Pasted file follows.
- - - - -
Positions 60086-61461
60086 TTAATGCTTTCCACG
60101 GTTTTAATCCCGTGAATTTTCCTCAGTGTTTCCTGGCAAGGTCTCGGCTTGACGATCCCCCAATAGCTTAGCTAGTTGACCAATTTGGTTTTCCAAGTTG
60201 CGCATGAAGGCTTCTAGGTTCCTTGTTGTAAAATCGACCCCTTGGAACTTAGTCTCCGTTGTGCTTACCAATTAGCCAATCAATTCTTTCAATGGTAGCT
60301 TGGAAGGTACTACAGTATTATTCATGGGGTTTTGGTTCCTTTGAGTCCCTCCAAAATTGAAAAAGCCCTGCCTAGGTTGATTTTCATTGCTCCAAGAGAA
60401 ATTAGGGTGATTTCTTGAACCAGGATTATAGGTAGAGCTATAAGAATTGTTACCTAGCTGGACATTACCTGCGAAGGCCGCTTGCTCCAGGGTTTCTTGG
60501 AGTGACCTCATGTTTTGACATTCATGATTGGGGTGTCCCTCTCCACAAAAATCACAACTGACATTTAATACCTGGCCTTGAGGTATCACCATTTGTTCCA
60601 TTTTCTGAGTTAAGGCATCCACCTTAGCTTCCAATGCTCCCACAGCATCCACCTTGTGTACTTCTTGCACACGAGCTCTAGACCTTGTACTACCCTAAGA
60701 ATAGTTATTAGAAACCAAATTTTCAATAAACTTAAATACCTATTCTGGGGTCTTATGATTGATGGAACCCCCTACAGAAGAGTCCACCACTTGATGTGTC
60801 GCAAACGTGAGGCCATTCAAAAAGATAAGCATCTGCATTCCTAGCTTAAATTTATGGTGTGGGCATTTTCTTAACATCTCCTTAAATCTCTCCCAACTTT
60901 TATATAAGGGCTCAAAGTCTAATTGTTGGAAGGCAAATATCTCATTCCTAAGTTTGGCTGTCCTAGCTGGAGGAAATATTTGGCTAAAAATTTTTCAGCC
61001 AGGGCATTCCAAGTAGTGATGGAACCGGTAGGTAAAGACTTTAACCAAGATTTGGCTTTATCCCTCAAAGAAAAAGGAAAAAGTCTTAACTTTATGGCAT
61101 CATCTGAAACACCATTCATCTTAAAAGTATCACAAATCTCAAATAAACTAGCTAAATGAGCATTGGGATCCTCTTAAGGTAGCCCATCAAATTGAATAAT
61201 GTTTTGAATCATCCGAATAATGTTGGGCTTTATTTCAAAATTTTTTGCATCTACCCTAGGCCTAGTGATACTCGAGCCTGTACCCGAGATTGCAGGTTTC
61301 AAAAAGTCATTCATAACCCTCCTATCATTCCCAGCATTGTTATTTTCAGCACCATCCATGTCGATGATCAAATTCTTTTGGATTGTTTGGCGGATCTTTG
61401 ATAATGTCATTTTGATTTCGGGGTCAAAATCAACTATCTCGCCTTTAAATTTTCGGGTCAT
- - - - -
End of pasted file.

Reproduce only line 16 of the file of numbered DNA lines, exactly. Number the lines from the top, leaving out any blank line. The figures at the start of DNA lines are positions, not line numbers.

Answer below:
61401 ATAATGTCATTTTGATTTCGGGGTCAAAATCAACTATCTCGCCTTTAAATTTTCGGGTCAT